Farah Chalisa describes how her identity has been impacted post 9/11. Her  parents came to America from Pakistan in search for a better life. In her story, she explains how she has been an advocate for the Muslim American community, and how change can come through bridge-building dialogue. She is an intern for MALA for Spring 2017.

I was raised with a diluted narrative. My parents presented to me a binary where America was a safe haven for immigrants, and their homeland of Pakistan, while culturally immense and aesthetically beautiful, was a foreign and sometimes dangerous land. My parents were not naive enough to believe that American society is without flaws, but they sheltered me from the prejudice and microaggressions they had experienced as new Muslim immigrants. They were grateful that they were able to raise their children in a society that was free of the burning buses, political warfare, college riots and shootings that disrupted their own educations in Pakistan. I can understand this inherent need for them to associate the United States with tolerance and progress because America did offer them the safe and opportune environment represented by Lady Liberty’s torch. For much of my childhood, I felt American and at home.

 

Like many other Muslim Americans, 9/11 threw my identity into confusion. I was only a second-grader but the innate feeling of belonging I’d taken for granted disappeared into media sensationalism and endless headlines vilifying people who looked like me, who came from my homeland, who allegedly preached a version of my faith; albeit a misconstrued version I did not understand or relate to. It was the rude awakening that while I was born here, America would never be a suitable answer to the question of where I was “from”.

 

Since then, I’ve had drinks thrown at me and been told to “go home” (to where? I’m not sure). I’ve been told Islam is a religion of “crazies” and that the hijab is as oppressive as rape. I’ve learned not to let it hurt me, but instead fuel my fire to fight back against anyone who makes me and my faith feel like we don’t belong. I won’t be defined by my religion, but I won’t let others define my religion either. Since the years following 9/11, the country has been wrought with human rights abuse masked by national security, which has compelled me to pursue a career in human and civil rights law. In college, I worked as an advocate for the Muslim American community through my role as a Student Senator and Chairwoman of our Subcommittee on Minority Student Affairs. I also created a bridge of communication between minority students and the FBI, and served as a participant on civil rights round-tables. Working both with the establishment, and against it when necessary, I am determined to find my place in the world, and to carve out a place for Muslim Americans in our communities. My parents did not come here to find the same burning buses, political warfare, and college riots they escaped. I owe it to them to strive for a better U.S.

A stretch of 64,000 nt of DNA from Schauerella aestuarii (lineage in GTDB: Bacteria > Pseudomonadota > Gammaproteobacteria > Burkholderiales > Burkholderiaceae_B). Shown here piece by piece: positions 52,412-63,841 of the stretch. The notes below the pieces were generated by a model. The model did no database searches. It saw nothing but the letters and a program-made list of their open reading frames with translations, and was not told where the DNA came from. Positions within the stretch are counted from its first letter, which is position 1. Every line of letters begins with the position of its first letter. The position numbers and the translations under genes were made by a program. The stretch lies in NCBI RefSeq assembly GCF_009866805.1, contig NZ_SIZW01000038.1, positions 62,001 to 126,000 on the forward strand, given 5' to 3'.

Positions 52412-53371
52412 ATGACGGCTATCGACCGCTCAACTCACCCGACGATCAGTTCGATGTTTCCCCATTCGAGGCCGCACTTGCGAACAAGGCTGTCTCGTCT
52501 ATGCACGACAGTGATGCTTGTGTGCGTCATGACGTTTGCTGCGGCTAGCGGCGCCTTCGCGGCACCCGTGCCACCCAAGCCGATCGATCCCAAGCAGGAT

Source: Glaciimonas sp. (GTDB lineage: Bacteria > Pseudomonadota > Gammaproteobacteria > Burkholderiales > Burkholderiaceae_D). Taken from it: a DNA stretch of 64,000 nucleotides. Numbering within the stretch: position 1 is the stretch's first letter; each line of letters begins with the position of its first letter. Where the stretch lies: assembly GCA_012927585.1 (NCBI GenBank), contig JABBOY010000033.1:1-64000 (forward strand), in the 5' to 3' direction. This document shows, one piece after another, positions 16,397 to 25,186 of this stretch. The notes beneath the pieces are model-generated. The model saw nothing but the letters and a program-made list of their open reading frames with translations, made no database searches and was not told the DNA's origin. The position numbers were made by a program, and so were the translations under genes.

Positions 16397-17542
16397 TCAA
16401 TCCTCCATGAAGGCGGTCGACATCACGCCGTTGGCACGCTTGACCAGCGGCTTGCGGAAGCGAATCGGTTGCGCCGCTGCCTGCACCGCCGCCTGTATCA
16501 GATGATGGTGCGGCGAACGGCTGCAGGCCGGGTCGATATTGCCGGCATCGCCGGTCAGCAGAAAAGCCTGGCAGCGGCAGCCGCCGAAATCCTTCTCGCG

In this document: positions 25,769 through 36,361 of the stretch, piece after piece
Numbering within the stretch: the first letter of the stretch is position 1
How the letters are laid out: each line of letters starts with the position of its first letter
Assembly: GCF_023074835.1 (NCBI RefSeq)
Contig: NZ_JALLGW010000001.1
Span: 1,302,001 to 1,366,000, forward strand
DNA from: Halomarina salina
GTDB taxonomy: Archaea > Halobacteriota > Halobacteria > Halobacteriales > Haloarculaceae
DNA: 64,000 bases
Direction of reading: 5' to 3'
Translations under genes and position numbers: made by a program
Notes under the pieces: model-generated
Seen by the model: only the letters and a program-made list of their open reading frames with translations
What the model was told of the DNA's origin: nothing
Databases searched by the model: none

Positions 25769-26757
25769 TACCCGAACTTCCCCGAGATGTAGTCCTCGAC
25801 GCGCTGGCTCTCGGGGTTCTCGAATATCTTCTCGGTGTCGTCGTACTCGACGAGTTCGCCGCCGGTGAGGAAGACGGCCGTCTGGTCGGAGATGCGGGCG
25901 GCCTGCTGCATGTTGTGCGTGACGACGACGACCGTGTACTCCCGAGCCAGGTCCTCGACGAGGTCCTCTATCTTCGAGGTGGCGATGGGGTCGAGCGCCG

These days, America is ceasing to be a melting pot, but is instead a teapot, a burning kettle ringing with the stark reminder that belonging is something many of us have to vouch for. There are few things that cannot be settled with a good cup of tea, but American politics wholly falls into that category. But the steam from the kettle is rising and many of us are rising with it, to stand up for Islam, and each other, and the country we were born or traveled to. I am proud to join other Muslim Americans in this journey.


I write this while listening to my mom and grandmother discuss Islam and the media. They’re no longer quiet about injustices they see in America, nor do they bite their tongue regarding the current atmosphere thick with bigotry and divisiveness. Perhaps this is what it means to finally consider a place home- to be able to unabashedly criticize the faults of a land while appreciating the opportunities it has offered and to hold tight to hope for a brighter future. Or perhaps, this is the result of never having one home- the constant cycle of comparing administrations, cultures, cycles of change; existing in a crevice between two lands close enough to have handprints on both soil, but feet hanging of the edge, unable to grasp solid ground. Regardless, there is a blessing in being Muslim American and having two cultures. There is a value in striving and surviving, proving yourself constantly in the attempt to always find the best version of yourself and your faith, and to find home in your identity, rather than in a land.

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